The fate of a gold and silver mine in eastern Kern County may hinge on a shareholder vote scheduled to conclude this week.
Investors led by a man whose family owns about half the Soledad Mountain mine just outside Mojave have proposed buying the other half from Golden Queen Mining Co. Ltd., the Canadian company that operates the mine.
Two independent advisory firms have issued recommendations in support of the purchase, valued at $37.2 million, including debt forgiveness and $4.25 million in cash.
Both advisory firms, International Shareholder Services and Glass Lewis & Co. LLC, warned the mine may be unable to service its debts if the transaction fails to win the support of shareholders.
Although the transaction may seem unattractive, San Francisco-based Glass Lewis said in a statement Monday, "the alternative — bankruptcy — is certainly the least appealing option for disinterested shareholders."
Moreover, a special committee of shareholders set up to review the transaction issued a statement Friday in support of the buyout.
"While the Soledad Mountain mine continues production, it is clear that the company will not receive any dividends for the foreseeable future," committee Chairman Paul Blythe said in Friday's company earnings statement. "Without an immediate cash injection, the company is unable to service its current debt.
"Should the transaction not be approved by the shareholders on May 13th, 2019," he continued, "it is likely that the company will commence insolvency proceedings."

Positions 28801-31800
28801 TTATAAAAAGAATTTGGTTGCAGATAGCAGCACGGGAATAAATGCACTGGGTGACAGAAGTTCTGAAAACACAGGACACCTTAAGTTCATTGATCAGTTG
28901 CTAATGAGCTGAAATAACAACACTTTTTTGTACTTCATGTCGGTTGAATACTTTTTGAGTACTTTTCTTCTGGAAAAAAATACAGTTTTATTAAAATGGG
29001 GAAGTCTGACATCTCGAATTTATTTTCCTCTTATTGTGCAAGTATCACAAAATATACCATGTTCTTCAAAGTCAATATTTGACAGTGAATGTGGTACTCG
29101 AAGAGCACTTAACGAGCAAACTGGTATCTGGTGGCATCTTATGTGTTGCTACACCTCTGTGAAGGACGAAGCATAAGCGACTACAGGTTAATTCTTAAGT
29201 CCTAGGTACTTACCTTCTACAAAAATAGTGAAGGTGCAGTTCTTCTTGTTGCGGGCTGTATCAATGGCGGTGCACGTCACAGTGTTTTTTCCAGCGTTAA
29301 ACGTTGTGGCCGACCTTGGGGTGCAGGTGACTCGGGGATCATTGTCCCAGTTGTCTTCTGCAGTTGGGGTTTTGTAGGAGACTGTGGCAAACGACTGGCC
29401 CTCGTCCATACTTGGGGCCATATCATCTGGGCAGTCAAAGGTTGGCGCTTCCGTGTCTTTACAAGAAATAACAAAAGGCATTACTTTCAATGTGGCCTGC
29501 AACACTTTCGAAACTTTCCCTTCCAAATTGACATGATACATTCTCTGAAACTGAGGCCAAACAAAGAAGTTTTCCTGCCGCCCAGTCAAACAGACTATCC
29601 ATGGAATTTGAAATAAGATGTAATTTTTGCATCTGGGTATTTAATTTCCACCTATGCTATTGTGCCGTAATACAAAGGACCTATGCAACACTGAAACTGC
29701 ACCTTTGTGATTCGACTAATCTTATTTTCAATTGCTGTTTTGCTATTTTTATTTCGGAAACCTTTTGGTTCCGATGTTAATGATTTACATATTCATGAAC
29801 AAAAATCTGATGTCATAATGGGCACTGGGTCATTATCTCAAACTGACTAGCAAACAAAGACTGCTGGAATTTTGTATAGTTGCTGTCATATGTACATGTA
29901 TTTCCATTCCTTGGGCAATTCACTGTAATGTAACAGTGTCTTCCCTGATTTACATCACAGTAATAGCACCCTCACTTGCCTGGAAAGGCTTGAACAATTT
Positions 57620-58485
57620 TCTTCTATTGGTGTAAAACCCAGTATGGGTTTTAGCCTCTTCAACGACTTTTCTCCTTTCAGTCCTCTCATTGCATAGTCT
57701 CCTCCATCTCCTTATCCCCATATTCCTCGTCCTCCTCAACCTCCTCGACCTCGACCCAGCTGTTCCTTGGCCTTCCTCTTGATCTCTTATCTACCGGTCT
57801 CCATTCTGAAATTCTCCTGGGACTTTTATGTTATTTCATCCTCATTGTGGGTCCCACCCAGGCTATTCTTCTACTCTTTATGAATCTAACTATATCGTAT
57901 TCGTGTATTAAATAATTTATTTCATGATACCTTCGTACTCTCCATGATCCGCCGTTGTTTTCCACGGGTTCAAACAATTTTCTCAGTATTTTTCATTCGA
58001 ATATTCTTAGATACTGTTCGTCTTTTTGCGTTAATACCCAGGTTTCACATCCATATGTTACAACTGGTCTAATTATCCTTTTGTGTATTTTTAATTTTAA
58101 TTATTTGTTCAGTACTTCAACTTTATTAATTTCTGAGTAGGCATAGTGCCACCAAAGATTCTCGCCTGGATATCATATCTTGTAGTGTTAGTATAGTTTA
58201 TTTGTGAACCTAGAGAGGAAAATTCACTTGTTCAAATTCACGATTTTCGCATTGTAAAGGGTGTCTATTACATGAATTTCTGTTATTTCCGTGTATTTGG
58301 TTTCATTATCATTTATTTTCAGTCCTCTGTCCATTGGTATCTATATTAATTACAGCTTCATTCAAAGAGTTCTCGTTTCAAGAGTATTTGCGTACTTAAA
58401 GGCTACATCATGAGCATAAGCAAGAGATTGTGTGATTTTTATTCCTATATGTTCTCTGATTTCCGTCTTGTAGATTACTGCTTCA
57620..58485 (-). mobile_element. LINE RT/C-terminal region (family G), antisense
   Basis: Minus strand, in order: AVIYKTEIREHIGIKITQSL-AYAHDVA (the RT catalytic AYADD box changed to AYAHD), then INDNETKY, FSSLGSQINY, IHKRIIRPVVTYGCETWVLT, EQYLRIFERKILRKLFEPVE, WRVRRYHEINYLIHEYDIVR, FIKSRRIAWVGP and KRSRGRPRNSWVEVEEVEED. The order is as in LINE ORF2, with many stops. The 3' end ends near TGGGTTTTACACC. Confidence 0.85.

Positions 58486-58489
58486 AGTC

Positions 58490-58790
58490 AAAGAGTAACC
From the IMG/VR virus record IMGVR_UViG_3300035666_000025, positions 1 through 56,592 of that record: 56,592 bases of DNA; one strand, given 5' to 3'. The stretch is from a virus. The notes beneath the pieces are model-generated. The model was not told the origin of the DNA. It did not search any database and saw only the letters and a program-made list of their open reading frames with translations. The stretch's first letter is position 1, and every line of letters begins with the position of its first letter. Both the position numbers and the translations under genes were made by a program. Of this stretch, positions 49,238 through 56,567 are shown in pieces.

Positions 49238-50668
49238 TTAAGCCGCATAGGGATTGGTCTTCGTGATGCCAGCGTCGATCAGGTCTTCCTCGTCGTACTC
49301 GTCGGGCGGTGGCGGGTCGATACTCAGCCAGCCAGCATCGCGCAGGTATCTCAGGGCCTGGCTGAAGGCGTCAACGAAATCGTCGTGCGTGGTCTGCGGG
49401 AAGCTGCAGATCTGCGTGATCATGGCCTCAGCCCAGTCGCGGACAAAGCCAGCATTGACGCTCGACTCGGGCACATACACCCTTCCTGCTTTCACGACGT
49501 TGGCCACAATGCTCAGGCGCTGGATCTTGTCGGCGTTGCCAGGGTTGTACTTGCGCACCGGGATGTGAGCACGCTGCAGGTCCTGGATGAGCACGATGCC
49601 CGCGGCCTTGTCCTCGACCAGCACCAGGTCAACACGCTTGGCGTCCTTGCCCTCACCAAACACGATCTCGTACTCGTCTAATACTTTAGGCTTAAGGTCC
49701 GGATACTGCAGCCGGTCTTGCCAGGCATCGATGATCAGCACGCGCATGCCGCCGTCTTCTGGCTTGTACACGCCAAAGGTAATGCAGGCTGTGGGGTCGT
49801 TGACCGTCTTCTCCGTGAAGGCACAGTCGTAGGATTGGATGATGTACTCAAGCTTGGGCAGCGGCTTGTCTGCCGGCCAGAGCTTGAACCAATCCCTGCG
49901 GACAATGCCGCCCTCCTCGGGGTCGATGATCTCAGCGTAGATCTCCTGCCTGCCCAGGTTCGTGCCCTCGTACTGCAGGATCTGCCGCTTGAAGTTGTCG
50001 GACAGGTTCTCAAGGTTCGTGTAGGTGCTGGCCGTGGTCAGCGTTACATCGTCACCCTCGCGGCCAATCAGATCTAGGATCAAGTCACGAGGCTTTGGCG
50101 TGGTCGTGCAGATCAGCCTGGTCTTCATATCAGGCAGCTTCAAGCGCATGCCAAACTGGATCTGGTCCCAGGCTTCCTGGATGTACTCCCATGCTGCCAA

Golden Queen has reported its income from continuing operations deepened last year, going from a $6.18 million loss at the end of 2017 to a loss of $6.88 million during the 12 months ending Dec. 31.
After almost three decades of preparation, the Soledad Mountain mine opened in 2016 with 101 employees. Records show its employment expanded to 218 by Sept. 30.
The buyout proposal by the family of Thomas M. Clay and other investors comes with a pledge that if by June 20, 2020, they are able to sell Golden Queen's share for at least $55 million — 12 times the purchase offer first disclosed Jan. 4 — then the buyers would refund the company 20 percent of the new sale price.
Voting will be cut off at 10 a.m. Thursday. Voting results are expected to be certified at an annual shareholder meeting set for Monday.